Tennessee Voices: Brenda Navarro-Forte
While some paint the town red, Gary Elgin prefers to pull his paint from a purple palate- lavender to be exact. From past involvement with various LGBT organizations, including Knoxville Pride, to using his voice (and personality) on his web series The Lavender Table to spotlight Tennessee voices, Elgin hopes to "keep the conversation going" with a new monthly O&AN series designed to highlight Tennessee voices and personalities. Tennessee Voices celebrates Elgin's love and support for the Tennessee LGBT community and its allies and O&AN's continued goal to spotlight our state's stories.
Elgin just wrapped up season 3 of The Lavender Table where he had the chance to interview trans* activist Chaz Bono as well as Marcel Neergaard, the 11-year-old Tennessee student whose summer petition calling for StudentsFirst to recall 'Classroom Protection Act' House sponsor John Ragan as their Educational Reformer of the Year, successfully inspired students across the nation.
This month Elgin brings Brenda Navarro-Forte to the table for a discussion about where we've been as a community and where we are going. While Brenda currently calls Knoxville, TN home, the Miami-raised Cuban completed her Bachelor of Arts in Global Studies and Foreign Languages at Middle Tennessee State University in 2012. Her activism stems from gender issues and human rights in Latin America. In the spirit of October's LGBT celebrations, LGBT History Month and National Coming Out Day, Elgin asks Brenda how important activism is and her response is a timely reflection:
Today, there are many who are making history by standing up against bigotry and intolerance; refusing to hide in the shadows out of fear and shame. We did not get to this point alone. There are those brave individuals that have paved the way and continue to light our path, leading to an open conversation about the rights and justice of the LGBTQ community. These pioneers should know that they are not forgotten. How often do we thank the trailblazers and organizations whose time and energy and resources have been and continue to be generously and selflessly donated to making our community a safe and visible one? Safe AND visible? Years ago, this would have been simply impossible!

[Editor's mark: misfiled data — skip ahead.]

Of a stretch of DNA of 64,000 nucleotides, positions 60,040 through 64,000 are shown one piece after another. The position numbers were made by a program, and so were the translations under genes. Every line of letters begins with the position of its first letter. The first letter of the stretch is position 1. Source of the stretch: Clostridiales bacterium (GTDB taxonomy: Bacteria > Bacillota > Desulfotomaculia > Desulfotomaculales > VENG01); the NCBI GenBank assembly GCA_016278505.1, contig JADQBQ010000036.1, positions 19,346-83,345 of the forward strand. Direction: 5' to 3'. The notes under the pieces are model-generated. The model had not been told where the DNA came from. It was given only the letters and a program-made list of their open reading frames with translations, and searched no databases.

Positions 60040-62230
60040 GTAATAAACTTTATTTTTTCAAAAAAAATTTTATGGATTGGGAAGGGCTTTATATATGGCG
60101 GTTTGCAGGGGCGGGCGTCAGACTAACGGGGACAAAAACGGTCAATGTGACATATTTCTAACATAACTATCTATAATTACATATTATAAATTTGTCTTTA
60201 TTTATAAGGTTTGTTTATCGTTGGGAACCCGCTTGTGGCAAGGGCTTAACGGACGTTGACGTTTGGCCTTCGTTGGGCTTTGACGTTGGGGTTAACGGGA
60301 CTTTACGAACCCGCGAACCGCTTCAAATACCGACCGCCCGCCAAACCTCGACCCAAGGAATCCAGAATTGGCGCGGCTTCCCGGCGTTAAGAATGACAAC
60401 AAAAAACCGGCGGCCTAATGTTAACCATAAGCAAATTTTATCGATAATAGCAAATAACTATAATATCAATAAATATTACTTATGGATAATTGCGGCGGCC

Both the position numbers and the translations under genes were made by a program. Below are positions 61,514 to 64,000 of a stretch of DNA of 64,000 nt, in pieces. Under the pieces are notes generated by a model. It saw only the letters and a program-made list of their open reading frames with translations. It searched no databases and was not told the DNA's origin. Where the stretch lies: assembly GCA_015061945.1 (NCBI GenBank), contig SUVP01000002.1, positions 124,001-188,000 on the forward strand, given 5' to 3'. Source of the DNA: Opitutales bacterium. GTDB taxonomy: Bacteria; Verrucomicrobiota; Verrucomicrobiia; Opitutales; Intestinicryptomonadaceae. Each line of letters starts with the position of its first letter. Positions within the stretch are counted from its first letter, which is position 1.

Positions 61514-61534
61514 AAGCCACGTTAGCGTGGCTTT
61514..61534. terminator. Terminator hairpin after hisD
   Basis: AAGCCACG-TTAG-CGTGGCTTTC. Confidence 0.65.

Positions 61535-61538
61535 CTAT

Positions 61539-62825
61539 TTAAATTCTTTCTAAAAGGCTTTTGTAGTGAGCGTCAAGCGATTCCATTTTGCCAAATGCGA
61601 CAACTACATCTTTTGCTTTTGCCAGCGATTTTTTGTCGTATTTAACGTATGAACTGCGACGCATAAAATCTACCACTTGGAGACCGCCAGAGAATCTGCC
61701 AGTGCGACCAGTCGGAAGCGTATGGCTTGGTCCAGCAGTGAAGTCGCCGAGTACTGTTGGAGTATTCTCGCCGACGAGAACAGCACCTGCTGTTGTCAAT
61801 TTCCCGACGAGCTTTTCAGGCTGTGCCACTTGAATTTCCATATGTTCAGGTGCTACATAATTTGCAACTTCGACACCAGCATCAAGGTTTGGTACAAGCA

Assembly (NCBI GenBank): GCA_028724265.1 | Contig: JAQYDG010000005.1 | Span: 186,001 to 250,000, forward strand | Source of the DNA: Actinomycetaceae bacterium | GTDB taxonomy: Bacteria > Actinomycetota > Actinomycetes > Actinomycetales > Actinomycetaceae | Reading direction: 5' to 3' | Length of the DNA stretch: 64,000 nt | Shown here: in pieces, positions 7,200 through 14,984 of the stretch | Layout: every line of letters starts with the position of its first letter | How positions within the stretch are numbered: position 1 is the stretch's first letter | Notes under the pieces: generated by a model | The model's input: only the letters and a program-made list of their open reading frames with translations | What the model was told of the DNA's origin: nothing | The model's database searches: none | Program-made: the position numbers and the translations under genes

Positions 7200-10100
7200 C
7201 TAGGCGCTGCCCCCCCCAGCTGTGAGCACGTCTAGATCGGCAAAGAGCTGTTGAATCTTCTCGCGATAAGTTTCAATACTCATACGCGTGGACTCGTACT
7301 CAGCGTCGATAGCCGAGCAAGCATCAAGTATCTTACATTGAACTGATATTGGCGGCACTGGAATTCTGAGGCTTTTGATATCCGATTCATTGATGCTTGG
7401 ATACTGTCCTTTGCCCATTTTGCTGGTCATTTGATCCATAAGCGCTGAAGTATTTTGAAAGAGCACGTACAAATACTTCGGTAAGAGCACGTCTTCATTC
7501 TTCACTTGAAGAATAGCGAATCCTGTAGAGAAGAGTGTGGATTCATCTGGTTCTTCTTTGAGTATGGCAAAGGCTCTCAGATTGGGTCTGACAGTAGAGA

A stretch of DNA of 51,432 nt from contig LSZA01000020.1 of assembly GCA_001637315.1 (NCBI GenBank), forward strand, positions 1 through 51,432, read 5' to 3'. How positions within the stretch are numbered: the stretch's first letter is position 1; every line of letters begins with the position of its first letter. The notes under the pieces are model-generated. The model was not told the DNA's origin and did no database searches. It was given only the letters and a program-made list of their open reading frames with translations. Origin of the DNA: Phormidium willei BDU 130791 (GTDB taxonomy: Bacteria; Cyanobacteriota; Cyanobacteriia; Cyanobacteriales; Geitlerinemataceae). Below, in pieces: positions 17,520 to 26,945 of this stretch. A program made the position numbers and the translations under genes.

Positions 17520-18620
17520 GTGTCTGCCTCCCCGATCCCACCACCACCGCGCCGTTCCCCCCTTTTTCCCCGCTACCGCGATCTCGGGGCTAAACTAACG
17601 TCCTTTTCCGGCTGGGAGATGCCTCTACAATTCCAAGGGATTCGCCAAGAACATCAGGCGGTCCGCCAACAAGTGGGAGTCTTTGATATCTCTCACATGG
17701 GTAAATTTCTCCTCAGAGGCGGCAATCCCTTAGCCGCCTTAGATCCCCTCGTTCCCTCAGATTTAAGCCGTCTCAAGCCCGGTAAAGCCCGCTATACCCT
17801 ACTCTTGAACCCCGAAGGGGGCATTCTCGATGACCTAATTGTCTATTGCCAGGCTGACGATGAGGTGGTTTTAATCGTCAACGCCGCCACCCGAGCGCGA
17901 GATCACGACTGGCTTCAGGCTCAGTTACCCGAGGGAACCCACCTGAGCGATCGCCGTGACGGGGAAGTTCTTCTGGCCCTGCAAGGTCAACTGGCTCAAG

As citizens of the wider LGBTQ community, we have many people who deserve our sincerest appreciation. Because of them, we have rights that are, in many ways, taken for granted on a daily basis. These rights that are still fragile in the hands of those who wish to push us back into the “dark ages” and blind the world to our existence. Our work is not done, but it continues.
As our community celebrates June’s Pride Month or October’s National Coming Out Day, it is very important that we not lose sight of the protest aspect of these celebrations. The first Gay Pride march was indeed a protest. Stonewall, was a protest. Coming out is a protest. It should not merely be an opportunity or excuse to dance, march, ride or drive down a thoroughfare holding hands, kissing each other or wearing scandalous attire. Although these actions can be a form of protest, it is important that we teach members of our community why we take to the streets. Our heritage is where we should draw our strength.
As much as our community owes a debt of gratitude to each of those who made the history that we celebrate, we also owe it to them to carry on the tradition. It takes an entire community working for a common cause to create lasting change. All of the individual activists and organizations that commit themselves to raising awareness and combating inequality continue to provide hope for future generations. Thank you and let’s keep the conversation going!